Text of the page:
Thirty-year-old Samuel Karumbo from the Kitale Polytechnic manufactured the two-seat four-wheeler vehicle that features a solar panel at the back. It is said that the auto can cover 50 km in a day yet at the same time keeps running on a low-speed engine that limits it from utilizing vitality speedier.
30-year-old Samuel Karumbo from Kitale polytechnic has developed small solar-powered car at a small garage tucked in Langas Eldoret Town that can cover about 50 km in a day. pic.twitter.com/5ZYtmbRnNb
— Thika Town Today (@ThikaTowntoday) May 29, 2018
I [dreamed of] owning a car and since I did not have enough money to buy one, I just sat down and remembered that I am an innovator. That is when I thought of coming up with a unique car, a solar-powered car that does not require any fuel.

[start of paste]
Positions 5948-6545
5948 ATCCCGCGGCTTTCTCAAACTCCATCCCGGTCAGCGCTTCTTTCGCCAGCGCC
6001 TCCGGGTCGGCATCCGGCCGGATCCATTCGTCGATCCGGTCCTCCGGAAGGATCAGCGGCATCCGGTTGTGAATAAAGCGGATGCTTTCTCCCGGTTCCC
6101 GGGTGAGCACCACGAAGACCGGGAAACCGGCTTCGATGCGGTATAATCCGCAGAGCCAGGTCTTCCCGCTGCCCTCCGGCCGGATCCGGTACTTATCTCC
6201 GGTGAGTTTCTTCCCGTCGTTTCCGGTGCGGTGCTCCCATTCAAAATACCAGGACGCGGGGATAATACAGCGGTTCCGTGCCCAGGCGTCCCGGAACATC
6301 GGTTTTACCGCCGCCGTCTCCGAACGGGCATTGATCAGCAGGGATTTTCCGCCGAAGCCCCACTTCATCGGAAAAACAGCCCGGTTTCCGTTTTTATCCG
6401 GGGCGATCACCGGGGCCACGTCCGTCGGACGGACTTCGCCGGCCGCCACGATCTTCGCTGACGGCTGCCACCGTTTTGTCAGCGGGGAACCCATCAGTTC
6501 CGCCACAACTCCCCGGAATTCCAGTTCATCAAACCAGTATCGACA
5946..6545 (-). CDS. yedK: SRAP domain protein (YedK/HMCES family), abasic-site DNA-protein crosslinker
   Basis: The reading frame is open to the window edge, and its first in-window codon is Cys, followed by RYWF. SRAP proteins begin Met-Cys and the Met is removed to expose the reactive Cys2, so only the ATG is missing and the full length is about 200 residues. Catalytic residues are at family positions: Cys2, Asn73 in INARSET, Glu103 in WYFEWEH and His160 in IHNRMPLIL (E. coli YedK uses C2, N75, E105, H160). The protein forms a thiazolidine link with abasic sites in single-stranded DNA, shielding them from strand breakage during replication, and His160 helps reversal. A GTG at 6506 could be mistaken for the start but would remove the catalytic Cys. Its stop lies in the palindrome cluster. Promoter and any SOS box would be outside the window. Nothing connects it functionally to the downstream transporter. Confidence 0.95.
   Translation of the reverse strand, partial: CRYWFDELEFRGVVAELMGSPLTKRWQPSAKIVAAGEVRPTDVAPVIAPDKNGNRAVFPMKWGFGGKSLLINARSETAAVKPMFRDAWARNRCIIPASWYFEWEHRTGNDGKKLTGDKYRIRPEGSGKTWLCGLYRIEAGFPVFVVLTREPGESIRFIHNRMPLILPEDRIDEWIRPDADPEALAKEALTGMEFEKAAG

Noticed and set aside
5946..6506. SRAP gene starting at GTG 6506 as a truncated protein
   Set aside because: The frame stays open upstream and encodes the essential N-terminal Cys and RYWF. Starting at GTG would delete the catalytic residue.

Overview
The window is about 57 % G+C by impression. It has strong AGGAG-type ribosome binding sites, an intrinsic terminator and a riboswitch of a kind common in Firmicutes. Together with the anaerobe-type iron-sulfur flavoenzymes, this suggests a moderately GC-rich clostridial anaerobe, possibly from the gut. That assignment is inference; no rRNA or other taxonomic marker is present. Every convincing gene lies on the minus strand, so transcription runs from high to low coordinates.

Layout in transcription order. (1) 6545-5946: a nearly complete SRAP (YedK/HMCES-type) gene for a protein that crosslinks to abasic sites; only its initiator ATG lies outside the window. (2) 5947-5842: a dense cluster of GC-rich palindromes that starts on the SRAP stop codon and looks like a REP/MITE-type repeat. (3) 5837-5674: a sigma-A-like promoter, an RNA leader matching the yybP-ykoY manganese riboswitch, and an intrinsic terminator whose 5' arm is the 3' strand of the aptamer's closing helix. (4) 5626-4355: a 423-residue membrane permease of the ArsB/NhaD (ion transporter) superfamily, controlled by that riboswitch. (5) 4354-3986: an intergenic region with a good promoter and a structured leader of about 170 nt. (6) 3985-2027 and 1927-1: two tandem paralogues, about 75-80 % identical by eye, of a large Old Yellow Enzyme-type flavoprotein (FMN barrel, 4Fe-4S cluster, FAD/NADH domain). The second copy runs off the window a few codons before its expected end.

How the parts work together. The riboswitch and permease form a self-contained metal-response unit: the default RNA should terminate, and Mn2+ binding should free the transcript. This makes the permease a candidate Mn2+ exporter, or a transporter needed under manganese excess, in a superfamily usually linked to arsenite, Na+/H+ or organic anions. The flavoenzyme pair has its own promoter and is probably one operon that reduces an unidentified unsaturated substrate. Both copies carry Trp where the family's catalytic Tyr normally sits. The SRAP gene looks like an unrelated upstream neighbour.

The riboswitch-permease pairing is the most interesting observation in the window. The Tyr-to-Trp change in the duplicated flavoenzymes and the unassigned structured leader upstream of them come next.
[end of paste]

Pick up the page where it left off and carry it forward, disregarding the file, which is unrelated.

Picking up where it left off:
Aside from moving from one place to another, the car can also charge phones and provide home lighting.
Karumbo is currently using the vehicle, and the resultant media attention, to create awareness on clean energy.
“One of the mitigating interventions that the country should put in place is to promote investments that work towards attaining the goal of using 100% renewable energy from sources such as solar, geothermal, tidal waves, the wind and even municipal waste as opposed to using fossil fuel generated power,” he said to local news outlet Tuko.
In 2017, students at Ghana’s Kwame Nkrumah University of Science and Technology built a 4×4 solarcar.
A group of students and lecturers at the University of Johannesburg in 2015 built the IIanga II vehicle, which went ahead to win the 2012 and 2014 Sasol Solar Challenge.
Uganda had planned to commercially produce solar buses, called Kayoola, but shelved the project to focus on producing diesel-powered pickup trucks. The bus was set to be Africa’s first solar-powered bus.
Photo: Kiira Motors